“Mr. Mercedes” opens with a scene as telling to the series’ successes as its failures. Inspired by an actual tragedy — when a woman drove her car into a crowd of people at a McDonalds’ job fair — the new Audience Network drama recreates the crime in gruesome detail.
Though not outside the fast food chain and with more mysterious intent than the aforementioned event, a man in a clown mask sits behind the wheel of a Mercedes sedan. He pulls up to a line of people, who are waiting to meet potential employers during the fiscally-tumultuous times of 2009. Sitting idle long enough to draw attention from the sleepy crowd, including a mother with her baby and a kind man with a tightly-wrapped sleeping bag, the driver suddenly shifts into gear and speeds through the screaming bystanders.
As described, this is a deeply disturbing event. As captured, it’s nauseating. In the era of “too much TV,” the need to make a resounding first impression is understandable, but “Mr. Mercedes” treats the inciting incident of its cat-and-mouse detective story as a horror show. Such a choice makes some sense when considering the series is adapted from Stephen King’s novel, but less so when realizing it’s not that kind of Stephen King story.
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King, while best known for fright-fests like “The Shining,” “Carrie,” “It,” and “Cujo,” doesn’t strictly adhere to any one genre, and his 2014 novel, “Mr. Mercedes,” is much more of a crime story and character study. The first in a trilogy tracking retired police detective Bill Hodges, the book was a first for King. It broke precedent and served as yet another reminder of the writer’s impressive versatility.
The show feels structurally similar to other TV tales tracking cops and criminals, aside from those alarming factors. In four episodes given to critics, the fourth carries quite a bit of promise while the preceding three all but bury an intriguing yarn under a mountain of blunt force trauma.
(Extended side note: Call it the bias of a lifelong Dennis Lehane fan, but I do not think it’s a coincidence the best, most powerful episode of “Mr. Mercedes” is the one written by an experienced mystery novelist. Lehane has spent time in writing rooms for “The Wire,” the second season of “Bloodline,” and “Boardwalk Empire”: He knows his way around a character-driven mystery, be it in book-form or as a screenplay, and his handling of this tricky material exhibits the deft touch needed to make it work.)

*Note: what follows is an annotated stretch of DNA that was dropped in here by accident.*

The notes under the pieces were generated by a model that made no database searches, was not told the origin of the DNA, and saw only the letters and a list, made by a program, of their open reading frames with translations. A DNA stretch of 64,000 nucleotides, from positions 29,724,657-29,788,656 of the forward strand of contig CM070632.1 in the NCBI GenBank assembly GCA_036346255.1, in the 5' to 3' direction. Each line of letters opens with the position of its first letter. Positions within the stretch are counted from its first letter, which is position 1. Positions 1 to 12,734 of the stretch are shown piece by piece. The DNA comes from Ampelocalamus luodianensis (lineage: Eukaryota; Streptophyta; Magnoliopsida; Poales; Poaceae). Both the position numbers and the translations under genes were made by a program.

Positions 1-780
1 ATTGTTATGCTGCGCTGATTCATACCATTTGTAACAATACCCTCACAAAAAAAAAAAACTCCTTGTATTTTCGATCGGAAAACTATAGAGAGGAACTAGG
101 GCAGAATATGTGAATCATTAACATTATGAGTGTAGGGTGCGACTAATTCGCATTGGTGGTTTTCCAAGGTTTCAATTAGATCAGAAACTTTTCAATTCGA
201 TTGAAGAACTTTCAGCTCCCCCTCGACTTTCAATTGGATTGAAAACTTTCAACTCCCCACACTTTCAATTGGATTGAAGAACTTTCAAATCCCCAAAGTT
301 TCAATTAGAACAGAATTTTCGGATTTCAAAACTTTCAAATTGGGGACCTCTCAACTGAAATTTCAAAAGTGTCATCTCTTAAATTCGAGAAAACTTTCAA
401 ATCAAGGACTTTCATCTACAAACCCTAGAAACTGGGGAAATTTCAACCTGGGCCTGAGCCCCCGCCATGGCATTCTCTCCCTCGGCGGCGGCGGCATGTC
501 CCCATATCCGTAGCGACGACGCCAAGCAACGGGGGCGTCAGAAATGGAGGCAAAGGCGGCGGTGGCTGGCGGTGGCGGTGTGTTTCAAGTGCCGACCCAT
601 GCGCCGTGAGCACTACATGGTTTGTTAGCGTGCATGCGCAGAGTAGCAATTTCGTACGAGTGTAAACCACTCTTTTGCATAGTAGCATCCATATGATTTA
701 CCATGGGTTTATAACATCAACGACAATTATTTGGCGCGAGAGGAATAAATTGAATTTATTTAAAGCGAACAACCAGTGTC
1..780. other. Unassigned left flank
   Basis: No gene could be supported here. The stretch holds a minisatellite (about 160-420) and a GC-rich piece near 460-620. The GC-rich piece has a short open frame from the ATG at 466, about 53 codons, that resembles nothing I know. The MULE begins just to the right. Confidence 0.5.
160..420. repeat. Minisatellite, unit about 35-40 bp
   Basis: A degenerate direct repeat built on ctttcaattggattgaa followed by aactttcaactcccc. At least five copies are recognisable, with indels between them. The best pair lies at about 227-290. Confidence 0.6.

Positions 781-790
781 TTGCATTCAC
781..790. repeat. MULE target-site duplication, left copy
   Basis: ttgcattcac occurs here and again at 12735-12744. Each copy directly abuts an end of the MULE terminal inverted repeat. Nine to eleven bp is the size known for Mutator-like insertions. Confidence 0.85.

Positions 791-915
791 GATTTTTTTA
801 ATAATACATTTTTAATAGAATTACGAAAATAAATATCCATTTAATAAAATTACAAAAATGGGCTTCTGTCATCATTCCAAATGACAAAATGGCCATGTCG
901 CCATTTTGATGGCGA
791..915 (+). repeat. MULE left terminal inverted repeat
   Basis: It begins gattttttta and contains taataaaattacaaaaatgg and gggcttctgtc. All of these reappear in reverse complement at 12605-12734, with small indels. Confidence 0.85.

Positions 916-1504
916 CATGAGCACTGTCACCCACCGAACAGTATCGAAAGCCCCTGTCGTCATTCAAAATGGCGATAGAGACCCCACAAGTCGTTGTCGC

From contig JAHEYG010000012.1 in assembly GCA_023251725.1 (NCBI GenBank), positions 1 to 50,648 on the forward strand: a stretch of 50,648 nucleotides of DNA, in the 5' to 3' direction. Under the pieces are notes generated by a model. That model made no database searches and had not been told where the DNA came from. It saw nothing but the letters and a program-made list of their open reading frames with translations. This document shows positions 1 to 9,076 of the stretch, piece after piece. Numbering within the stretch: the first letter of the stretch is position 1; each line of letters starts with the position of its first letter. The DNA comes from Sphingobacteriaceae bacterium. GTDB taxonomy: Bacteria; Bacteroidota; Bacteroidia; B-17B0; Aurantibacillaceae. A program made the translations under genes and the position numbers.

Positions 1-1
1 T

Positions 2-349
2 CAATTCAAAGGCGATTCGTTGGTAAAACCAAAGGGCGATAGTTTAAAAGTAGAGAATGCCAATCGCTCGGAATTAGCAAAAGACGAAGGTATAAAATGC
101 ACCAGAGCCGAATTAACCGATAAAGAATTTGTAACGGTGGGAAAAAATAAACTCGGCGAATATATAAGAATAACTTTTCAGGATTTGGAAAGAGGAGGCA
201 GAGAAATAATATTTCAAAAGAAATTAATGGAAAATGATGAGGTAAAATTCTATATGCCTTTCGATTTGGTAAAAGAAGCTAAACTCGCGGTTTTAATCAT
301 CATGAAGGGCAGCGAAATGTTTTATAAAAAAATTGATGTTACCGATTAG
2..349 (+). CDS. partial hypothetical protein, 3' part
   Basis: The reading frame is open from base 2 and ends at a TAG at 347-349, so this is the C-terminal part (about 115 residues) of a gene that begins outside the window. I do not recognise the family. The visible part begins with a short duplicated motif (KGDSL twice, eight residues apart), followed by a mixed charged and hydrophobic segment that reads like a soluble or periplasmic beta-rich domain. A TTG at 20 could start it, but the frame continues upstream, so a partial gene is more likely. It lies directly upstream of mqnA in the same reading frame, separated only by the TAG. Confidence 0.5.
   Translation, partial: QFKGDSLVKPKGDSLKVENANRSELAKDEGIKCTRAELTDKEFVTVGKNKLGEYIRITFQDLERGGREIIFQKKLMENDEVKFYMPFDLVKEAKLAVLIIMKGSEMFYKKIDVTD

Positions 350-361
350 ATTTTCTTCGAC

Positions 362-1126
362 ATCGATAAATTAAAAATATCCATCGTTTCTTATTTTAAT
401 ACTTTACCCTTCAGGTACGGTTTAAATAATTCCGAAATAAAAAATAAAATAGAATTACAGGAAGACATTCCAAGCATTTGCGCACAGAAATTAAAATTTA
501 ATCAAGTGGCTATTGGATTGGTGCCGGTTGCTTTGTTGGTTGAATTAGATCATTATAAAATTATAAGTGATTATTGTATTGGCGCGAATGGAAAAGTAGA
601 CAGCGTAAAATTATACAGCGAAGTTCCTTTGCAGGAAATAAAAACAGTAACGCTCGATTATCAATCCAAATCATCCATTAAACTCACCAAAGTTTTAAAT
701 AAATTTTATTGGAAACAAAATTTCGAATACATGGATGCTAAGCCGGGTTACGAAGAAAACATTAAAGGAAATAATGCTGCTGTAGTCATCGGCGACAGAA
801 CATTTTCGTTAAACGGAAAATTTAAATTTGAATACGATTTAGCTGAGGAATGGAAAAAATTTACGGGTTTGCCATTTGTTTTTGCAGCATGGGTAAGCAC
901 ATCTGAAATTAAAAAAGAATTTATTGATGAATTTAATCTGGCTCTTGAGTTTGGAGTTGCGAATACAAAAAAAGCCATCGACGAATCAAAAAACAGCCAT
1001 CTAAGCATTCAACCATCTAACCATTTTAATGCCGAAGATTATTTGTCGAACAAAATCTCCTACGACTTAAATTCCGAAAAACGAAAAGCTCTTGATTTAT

“Mr. Mercedes” specifically tracks Hodges’ (Brendan Gleeson) pursuit of the killer from the series’ opening moments. Flashing forward after the accident to his retirement, the case opened from that vehicular homicide remains unsolved, but who was behind the clown mask is not a mystery to the audience. Harry Treadaway (“Penny Dreadful”) plays Brady Hartsfeld, a full-time IT repairman who makes house calls when he’s not stocking shelves at an electronics store.
Hartsfeld’s employment status is a focus, supporting the series’ ongoing theme of simmering frustration within the American working class. His boss is a stereotypically corporate: Power-hungry (and slightly mad), he cites “the customer is always right” like a mantra, refutes his employees’ complaints sight-unseen and is generally dim compared to those working for him.
He’s an easy boss to hate, and, in the right hands, this kind of maddening figure combined with the trying time period and a damaged figure like Hartsfield could be a frightening, compelling allegory for how many Americans still feel. Audiences could relate to Hartsfield as he suffers beneath The Man’s iron will and then be terrified by seeing themselves in a psychotic killer.
But that motivation must have been deemed too complex to exist on its own, and Hartsfield is given a darker, nastier backstory to motivate his actions. Yet an unintended side effect is his utter alienation. Yes, viewers come to understand him — through familiar serial killer character motivation — but they don’t empathize with him. His introduction and subsequent grizzly actions ruin any chance the audience has to identify with Hartsfield as an Average Joe American. If he had simply snapped from all the pressures surrounding the blue collar men and women of this era, the series’ emblematic elements could’ve popped. The series overall could have meant more than what it does.
While “Mr. Mercedes” exhibits signs of improvement — the series’ resonance strengthens once Mary-Louise Parker (finally) shows up — the drama comes off as an unappealing combination of Stephen King’s most ghastly horror moments mashed into a hard-boiled detective story. It doesn’t earn its violence, even with a game cast and compelling ideas. A subdued fourth episode indicates “Mr. Mercedes” could develop into an exciting race, but its zero-to-60 attempt to grab attention backfires.
“Mr. Mercedes” premieres Wednesday, April 9 at 8 p.m. on Audience Network.